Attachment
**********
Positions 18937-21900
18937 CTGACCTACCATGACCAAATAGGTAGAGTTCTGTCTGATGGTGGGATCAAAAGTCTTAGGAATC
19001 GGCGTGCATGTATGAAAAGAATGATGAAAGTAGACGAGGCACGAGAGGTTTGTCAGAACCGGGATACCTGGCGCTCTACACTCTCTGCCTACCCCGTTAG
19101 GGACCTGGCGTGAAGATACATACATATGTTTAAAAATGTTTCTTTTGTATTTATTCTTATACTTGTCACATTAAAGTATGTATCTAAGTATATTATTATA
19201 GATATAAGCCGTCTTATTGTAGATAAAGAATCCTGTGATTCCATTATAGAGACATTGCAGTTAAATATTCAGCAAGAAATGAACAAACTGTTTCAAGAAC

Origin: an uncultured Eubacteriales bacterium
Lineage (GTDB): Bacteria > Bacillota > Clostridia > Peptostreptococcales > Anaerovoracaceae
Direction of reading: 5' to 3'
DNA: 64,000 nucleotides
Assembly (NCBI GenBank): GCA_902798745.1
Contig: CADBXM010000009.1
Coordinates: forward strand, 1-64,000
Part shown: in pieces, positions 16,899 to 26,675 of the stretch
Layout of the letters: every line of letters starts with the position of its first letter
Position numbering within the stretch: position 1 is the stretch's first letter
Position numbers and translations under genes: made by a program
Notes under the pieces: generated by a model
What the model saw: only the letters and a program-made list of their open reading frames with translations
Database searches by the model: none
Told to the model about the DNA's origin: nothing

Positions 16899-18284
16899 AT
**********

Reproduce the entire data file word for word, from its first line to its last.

Positions 18937-21900
18937 CTGACCTACCATGACCAAATAGGTAGAGTTCTGTCTGATGGTGGGATCAAAAGTCTTAGGAATC
19001 GGCGTGCATGTATGAAAAGAATGATGAAAGTAGACGAGGCACGAGAGGTTTGTCAGAACCGGGATACCTGGCGCTCTACACTCTCTGCCTACCCCGTTAG
19101 GGACCTGGCGTGAAGATACATACATATGTTTAAAAATGTTTCTTTTGTATTTATTCTTATACTTGTCACATTAAAGTATGTATCTAAGTATATTATTATA
19201 GATATAAGCCGTCTTATTGTAGATAAAGAATCCTGTGATTCCATTATAGAGACATTGCAGTTAAATATTCAGCAAGAAATGAACAAACTGTTTCAAGAAC

Origin: an uncultured Eubacteriales bacterium
Lineage (GTDB): Bacteria > Bacillota > Clostridia > Peptostreptococcales > Anaerovoracaceae
Direction of reading: 5' to 3'
DNA: 64,000 nucleotides
Assembly (NCBI GenBank): GCA_902798745.1
Contig: CADBXM010000009.1
Coordinates: forward strand, 1-64,000
Part shown: in pieces, positions 16,899 to 26,675 of the stretch
Layout of the letters: every line of letters starts with the position of its first letter
Position numbering within the stretch: position 1 is the stretch's first letter
Position numbers and translations under genes: made by a program
Notes under the pieces: generated by a model
What the model saw: only the letters and a program-made list of their open reading frames with translations
Database searches by the model: none
Told to the model about the DNA's origin: nothing

Positions 16899-18284
16899 AT